Swem Library’s Special Collections holds the library of St. George Tucker. The library has been described by Jill M. Coghlan (“The Library of St. George Tucker” (M. A. Thesis College of William and Mary. Department of History. 1973.) In her work, she revealed that the library holds a bit more than one-half of the books listed in Tucker’s estate. As would be expected from a person who was a professor of law and judge, one-third of the books were legal. But Tucker’s tastes also encompassed poetry, astronomy, travel, and history. There were only four theological books and, for the most part, Tucker steered away from political works.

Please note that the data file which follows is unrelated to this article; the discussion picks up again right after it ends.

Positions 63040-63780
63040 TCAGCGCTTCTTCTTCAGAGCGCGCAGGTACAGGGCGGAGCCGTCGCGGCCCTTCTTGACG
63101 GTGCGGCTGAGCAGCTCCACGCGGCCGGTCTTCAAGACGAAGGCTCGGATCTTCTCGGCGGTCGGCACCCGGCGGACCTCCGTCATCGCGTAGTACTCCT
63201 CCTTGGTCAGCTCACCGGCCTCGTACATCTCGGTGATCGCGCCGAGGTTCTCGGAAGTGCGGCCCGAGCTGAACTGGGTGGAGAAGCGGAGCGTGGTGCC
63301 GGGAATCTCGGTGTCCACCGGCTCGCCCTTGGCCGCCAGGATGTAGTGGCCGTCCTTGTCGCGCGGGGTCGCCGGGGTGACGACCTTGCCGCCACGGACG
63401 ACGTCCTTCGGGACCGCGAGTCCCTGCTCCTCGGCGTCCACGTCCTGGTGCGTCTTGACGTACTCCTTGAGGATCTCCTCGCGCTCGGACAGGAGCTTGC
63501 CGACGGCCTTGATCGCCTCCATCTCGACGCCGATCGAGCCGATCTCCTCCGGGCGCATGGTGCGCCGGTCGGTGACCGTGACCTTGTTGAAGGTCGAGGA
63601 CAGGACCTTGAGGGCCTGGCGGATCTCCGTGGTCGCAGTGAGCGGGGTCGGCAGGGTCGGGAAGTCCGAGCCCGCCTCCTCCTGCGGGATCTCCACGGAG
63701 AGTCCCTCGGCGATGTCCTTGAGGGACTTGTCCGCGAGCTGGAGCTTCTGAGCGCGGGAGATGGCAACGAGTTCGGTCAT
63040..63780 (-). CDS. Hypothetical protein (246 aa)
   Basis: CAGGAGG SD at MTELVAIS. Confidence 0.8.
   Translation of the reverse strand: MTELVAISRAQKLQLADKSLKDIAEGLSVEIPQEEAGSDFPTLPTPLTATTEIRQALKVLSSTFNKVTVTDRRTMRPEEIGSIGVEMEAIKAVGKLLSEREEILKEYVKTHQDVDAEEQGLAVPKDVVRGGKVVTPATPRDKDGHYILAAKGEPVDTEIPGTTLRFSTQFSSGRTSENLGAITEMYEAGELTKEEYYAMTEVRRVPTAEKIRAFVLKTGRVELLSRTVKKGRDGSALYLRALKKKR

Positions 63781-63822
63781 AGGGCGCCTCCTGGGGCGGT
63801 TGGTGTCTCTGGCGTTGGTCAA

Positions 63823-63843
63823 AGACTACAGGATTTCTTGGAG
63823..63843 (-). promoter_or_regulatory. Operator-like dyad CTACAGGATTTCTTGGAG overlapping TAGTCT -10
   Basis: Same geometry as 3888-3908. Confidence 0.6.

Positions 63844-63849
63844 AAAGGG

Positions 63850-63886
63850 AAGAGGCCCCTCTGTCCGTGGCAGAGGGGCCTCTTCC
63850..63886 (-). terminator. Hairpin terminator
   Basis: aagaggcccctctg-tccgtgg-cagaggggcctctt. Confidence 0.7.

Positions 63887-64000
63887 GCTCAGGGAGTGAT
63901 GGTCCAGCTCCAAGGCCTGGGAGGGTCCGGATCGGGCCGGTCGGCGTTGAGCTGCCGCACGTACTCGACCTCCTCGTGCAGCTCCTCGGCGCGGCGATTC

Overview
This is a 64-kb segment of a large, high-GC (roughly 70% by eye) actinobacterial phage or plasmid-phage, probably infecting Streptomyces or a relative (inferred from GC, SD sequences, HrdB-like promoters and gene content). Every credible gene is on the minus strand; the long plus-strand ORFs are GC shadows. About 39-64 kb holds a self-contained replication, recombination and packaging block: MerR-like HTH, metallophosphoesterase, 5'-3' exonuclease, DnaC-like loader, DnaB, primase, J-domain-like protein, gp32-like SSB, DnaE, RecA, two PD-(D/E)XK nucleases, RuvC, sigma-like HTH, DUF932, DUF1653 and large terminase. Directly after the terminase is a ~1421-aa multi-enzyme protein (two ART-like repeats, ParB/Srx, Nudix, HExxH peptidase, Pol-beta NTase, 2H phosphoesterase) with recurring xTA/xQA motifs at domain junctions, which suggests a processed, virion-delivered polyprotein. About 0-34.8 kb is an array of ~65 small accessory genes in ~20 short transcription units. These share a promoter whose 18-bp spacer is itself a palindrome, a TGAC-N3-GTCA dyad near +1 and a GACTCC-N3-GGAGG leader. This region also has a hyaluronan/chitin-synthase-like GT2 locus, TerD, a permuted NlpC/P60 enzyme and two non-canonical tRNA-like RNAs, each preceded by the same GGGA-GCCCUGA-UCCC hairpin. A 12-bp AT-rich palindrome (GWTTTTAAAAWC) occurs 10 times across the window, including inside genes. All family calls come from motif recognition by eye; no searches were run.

Tucker was into binding! He not only rebound books that he owned, but he also compiled pamplets into bound sets – the most important of which were his collection of proceedings and ordinances from the 1775 and 1776 Virginia conventions. Like Jefferson who felt the Declaration of Independence was primal to the American experiment, Tucker recognized the importance of this period in Virginia to the creation of the United States.
Tucker usually wrote his name on the endpaper of his volumes and he either noted the cost of the book or the name of the person who gave him the book. His legal books were his most annotated and the practice he had of marking passages with a pointing finger led the Library’s staff to put that pointing hand on the call number tags.